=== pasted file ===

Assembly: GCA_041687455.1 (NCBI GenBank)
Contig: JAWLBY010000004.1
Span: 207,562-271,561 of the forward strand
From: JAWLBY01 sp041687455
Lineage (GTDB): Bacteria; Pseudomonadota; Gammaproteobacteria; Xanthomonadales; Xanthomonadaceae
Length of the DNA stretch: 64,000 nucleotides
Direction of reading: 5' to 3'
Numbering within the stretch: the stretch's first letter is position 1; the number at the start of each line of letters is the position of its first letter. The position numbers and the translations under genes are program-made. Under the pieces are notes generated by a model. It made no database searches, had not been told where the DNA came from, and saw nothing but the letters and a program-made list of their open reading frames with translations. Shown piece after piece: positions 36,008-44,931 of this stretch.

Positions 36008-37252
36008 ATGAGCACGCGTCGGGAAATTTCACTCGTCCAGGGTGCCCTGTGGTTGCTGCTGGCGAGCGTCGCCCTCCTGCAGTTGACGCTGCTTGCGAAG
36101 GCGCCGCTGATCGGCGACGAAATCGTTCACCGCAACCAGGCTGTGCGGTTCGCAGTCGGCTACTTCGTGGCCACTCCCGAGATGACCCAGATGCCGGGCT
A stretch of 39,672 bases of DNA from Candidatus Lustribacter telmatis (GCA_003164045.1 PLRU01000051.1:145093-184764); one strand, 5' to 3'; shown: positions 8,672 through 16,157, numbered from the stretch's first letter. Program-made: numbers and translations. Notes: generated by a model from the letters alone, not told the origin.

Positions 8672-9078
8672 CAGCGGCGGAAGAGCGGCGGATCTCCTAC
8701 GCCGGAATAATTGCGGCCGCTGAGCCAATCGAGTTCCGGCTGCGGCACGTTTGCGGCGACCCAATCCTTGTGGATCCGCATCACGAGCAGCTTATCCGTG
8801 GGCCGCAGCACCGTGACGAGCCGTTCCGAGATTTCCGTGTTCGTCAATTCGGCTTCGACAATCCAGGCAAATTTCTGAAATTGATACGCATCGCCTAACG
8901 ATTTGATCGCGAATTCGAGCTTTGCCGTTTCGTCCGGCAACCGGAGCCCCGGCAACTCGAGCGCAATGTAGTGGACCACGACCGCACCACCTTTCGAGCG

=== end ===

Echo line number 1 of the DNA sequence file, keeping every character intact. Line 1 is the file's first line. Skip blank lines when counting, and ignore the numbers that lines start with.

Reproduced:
Assembly: GCA_041687455.1 (NCBI GenBank)